Ovarian cancer tends to fall under the radar. Many women are not aware of its particulars, unless or until they happen to have a family member or friend diagnosed.
It tends to be thought of in similar terms as cervical cancer, with women unknowingly believing that pap smear results will reveal a warning sign. Unfortunately, this is not the case, and there isn’t currently a screening test for it.
The symptoms can be easily mistaken for other medical issues.
While some women are unaware of the preliminary symptoms, others may have awareness but be afraid to ask their doctor about it. Waiting to ask is a bad idea with this particular disease.
It progresses quickly, and prognosis isn’t favorable for late diagnosis.
Ovarian cancer is likely to strike certain populations more than others, but any woman can get it. Even one who doesn’t fall into an at-risk category. Any woman that is, who still has her ovaries. If you have had your ovaries removed, you are not at risk for that specific disease, which is why some women get them removed.
Women who’ve had their ovaries and fallopian tubes removed can however get Peritoneal carcinomatosis, which is a similar, but rare type of cancer. The treatment for it is the same as for ovarian cancer.
When ovaries are removed there may be a 2 to 3 times increased risk of Colorectal cancer, which is affected by hormones.
Statistics on ovarian cancer
To get an idea of how common it is:
- There are about 200,000 cases in the U.S. per year.
- It is just as likely to occur in a developed country as an undeveloped country.
- It is the 8th most common cancer in women in the world.
- The average age of diagnosis is 63, so around half are younger than 63 and half are older. Usually women over 40 are more likely to be diagnosed. It is rare for teens and children to get ovarian cancer.
- 70 percent of cases are the most malignant form, called high-grade serous cancer or HGSOC.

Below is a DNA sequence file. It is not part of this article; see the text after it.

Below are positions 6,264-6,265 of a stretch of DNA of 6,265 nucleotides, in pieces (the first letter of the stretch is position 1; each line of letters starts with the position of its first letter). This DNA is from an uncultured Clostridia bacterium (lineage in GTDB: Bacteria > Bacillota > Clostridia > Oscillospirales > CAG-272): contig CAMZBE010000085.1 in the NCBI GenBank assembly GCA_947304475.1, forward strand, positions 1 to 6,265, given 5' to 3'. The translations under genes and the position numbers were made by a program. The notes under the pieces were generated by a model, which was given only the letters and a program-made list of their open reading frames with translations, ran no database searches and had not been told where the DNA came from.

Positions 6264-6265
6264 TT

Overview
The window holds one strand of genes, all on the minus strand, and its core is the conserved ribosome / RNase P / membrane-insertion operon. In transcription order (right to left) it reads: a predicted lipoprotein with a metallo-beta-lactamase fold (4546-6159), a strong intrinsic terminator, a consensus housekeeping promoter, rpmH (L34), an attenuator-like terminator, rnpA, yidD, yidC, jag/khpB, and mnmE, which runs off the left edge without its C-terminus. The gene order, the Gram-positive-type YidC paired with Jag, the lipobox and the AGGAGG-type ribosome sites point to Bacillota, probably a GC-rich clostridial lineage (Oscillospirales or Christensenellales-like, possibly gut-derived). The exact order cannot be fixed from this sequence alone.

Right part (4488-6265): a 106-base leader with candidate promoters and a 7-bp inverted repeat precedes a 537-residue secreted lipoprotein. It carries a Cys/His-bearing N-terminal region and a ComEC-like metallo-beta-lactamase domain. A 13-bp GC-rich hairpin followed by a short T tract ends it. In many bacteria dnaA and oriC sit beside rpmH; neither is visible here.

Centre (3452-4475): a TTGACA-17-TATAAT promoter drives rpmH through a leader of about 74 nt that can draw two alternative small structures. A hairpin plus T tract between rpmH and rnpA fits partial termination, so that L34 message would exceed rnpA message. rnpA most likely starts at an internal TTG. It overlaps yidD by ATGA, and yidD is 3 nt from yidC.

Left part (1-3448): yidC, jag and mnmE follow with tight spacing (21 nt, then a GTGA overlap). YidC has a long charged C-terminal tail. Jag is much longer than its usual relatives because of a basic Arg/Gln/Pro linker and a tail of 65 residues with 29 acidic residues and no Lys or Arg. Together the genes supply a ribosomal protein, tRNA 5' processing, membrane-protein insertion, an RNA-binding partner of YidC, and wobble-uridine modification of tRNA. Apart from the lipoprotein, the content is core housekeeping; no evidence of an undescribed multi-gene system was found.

- It is the leading cause of death among gynecological cancers.
- 1 in 73 women will get ovarian cancer in their life.
According to the American Cancer Society:
- About 22,440 women will be newly diagnosed with ovarian cancer in 2017.
- About 14,080 women will die from ovarian cancer in 2017.
These numbers are sobering, but they don’t tell the whole story.
There are factors which make it more or less likely to occur. Knowing these risk factors and taking action with early detection are crucial.
What influences your risk?
To preface the risks, the Ovarian Cancer Research Fund Alliance states, “Having risk factors does not predict you will get ovarian cancer. Some women who get the disease have no known risk factors, and most women with the risk factors will not get ovarian cancer.”
However, it is extremely important to be aware of the risks, pay attention to your body and communicate with your doctor. Some circumstances which increase the chances of you getting ovarian cancer are:
- If you have a family history of the disease, as in your grandmother, mother, daughter or sister has had it, you should be tested. 1 in 10 cases is hereditary, involving gene mutations, specifically of breast cancer gene 1 and 2 (BRCA1 and BRCA2)
- If you’ve had hormone replacement therapy (with menopause for example) you should pay attention to potential symptoms. Using estrogen alone or with another hormone both bring a greater likelihood of diagnosis. Recently, medical guidelines have been revised to use a more conservative approach when hormone therapy is called for.
- If you had your first child after 30 or haven’t ever given birth, you are more likely to be diagnosed.
- Previous cancers such as breast, endometrial, colon or colorectal cancer can bring about recurrence of cancer in your ovaries.
- Obesity increases risk by about 80 percent and could make it more difficult to recognize early symptoms for what they are.
- You experience menopause after age 50.
- You’ve never taken oral contraceptives.
Conversely you are less likely to develop ovarian cancer if you have had a gynecologic surgery such as a tubal ligation or a hysterectomy.
If you have had a child or children before the age of 30 you are less likely to get the disease. Pregnancy and breastfeeding are a good combination to decrease risk.
According to the Gynecologic Cancer Foundation, the most effective means of reducing risk is prophylactic oophorectomy (removal of ovaries.)
Family cancer clinics offer women ovary removal, to prevent disease in those with a lifespan risk of 10 percent or greater.
Pay attention to your body
The most effective means of coming out ahead no matter your scenario is by early detection. This is difficult but not impossible.